The Many Faces of DNA

DNA has been the star of more science fiction films than I can remember— but who can really blame Hollywood? It is after all the molecule that makes you, you, and me, me. It's a symbol of what we've come to know, and what we have yet to discover: science that mesmerizes everyone.

But beyond just the traditional applications of the information we receive from DNA, we've seen scientist do some interesting things with it—from storing 70 Billion copies of a book  to sequencing the molecule of life in zero-gravity, the unconventional applications seem endless.

The next big thing may be having this 3.8 billion-year-old molecule in the circuitry of our newest electronics.

DNA:The Building Blocks of Technology?

As our devices become smaller, engineers are hard pressed to complement the physical limitations of nature. Today's silicon-based computer chips house 14 nm wide transistors that can obstruct neighboring transistors while failing to account for quantum tunneling, making it difficult to reduce size while optimizing efficiency. That is why DNA, 2 nm wide, may be a possible solution for its stability, size, and programmable structure.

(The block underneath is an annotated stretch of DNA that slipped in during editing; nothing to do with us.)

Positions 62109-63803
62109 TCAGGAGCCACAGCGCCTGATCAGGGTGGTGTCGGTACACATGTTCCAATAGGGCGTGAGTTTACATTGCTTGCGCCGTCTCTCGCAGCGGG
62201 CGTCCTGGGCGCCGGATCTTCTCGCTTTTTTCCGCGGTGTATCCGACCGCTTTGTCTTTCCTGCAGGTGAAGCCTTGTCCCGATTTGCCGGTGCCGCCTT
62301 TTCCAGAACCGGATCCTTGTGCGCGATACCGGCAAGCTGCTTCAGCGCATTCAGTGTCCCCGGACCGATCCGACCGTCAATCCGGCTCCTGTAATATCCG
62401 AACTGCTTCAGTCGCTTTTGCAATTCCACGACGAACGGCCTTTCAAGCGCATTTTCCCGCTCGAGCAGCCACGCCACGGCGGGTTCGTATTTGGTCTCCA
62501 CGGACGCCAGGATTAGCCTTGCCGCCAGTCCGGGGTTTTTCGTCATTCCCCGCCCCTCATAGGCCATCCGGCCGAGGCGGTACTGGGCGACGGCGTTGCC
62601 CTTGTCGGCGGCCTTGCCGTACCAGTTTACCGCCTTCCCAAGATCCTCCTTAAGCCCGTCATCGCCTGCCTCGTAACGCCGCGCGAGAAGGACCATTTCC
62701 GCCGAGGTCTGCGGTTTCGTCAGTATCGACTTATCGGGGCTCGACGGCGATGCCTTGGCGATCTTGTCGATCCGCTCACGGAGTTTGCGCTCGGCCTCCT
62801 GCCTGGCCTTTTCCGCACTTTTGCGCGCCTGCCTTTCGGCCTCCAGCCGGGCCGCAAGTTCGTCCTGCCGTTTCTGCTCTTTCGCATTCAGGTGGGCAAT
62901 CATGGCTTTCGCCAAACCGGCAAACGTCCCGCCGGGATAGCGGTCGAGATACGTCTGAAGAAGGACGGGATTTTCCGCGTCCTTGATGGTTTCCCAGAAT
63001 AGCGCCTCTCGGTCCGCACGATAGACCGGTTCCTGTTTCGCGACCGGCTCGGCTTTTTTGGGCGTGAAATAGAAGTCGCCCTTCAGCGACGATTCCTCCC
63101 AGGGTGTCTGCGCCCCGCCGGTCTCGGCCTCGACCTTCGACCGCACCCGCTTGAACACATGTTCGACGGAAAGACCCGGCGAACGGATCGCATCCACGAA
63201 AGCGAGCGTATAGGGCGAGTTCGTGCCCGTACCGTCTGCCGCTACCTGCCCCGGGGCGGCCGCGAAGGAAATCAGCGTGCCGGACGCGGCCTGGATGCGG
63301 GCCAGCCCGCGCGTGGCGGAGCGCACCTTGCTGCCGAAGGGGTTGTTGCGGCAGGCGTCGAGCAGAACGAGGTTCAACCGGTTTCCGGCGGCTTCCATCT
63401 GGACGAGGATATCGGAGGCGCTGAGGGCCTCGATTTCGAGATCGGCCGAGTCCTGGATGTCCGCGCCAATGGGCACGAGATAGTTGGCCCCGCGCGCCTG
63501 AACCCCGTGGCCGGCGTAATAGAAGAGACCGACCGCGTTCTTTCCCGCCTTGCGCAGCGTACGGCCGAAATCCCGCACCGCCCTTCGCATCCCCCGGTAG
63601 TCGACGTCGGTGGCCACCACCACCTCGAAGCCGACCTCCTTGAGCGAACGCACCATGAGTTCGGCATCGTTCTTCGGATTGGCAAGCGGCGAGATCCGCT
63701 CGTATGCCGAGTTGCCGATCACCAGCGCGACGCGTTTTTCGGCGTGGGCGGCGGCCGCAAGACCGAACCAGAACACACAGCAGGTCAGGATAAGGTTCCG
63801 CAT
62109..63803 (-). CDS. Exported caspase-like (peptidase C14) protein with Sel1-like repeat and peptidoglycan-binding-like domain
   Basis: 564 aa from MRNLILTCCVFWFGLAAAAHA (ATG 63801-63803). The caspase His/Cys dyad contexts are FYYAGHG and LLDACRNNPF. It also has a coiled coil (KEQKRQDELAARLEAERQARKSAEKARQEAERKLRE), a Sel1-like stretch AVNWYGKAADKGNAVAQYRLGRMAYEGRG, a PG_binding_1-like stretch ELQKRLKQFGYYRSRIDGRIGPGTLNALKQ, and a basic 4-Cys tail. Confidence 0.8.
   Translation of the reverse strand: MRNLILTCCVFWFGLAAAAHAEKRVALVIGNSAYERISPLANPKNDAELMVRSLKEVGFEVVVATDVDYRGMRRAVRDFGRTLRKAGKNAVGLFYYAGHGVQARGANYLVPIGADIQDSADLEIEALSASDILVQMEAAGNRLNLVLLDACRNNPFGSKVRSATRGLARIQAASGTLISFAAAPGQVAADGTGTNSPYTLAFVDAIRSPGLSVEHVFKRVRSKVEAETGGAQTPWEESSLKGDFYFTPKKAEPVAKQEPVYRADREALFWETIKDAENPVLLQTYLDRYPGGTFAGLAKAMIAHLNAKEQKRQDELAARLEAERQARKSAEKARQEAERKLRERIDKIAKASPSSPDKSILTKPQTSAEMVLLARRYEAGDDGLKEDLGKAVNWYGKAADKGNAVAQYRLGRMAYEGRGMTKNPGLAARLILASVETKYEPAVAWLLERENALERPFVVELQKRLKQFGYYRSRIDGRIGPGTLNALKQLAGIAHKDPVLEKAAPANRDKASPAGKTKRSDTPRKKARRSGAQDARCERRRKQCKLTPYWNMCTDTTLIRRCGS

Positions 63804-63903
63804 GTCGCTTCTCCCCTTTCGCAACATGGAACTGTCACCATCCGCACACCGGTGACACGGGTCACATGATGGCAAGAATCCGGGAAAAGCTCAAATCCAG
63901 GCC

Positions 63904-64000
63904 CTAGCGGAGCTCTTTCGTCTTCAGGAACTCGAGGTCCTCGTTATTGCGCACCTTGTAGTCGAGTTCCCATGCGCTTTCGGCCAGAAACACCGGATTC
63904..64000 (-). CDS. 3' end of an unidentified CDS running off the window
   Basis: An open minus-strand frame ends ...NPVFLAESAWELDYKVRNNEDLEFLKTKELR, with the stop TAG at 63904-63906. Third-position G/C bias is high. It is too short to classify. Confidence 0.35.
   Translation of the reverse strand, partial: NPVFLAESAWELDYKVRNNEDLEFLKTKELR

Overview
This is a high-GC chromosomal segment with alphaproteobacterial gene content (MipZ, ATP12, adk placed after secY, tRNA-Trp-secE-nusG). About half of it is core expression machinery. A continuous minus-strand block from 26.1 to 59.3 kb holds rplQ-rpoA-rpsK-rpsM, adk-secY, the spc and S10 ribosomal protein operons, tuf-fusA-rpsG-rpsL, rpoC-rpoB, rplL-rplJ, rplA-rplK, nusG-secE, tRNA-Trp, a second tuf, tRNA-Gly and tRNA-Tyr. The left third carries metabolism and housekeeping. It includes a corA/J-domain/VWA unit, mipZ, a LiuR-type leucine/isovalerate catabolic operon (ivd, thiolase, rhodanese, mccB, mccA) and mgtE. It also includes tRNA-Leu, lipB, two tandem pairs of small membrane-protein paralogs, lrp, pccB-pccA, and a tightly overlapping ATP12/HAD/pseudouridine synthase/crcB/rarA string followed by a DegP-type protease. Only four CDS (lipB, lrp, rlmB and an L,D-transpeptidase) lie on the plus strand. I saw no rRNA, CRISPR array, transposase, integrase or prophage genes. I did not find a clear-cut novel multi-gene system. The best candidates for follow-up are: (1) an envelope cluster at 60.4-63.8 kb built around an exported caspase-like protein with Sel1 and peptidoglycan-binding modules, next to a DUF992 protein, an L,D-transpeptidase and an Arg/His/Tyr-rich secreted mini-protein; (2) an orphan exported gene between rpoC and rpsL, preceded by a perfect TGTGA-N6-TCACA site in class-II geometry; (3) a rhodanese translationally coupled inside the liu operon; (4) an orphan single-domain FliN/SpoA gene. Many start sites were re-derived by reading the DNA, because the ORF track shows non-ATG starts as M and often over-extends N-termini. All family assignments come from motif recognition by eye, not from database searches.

In fact, just this past April, scientists have made the world's smallest diode with a molecule of DNA that is 11 base pairs long and a layer of coralyne, confirming the plausibilities. While another team, going further in depth, was able to verify that an alternating cascade of guanine (G) bases would better conduct electrons in DNA over longer distances due to DNA's ability to complement the electron's wave-like behavior. What's even more interesting is that their experiment suggests that "highways" of electrons can be fine tuned based upon how the DNA is assembled—opening up the possibility of fine-tuned DNA nanotechnologies.

While much of this is really in theory and won't have a commercial application any time soon, it is thought-provoking to imagine how powerful DNA truly can be—and by extension how powerful we can be.

A video of Dr.Michio Kaku discussing the post-silicon era and molecular computing:


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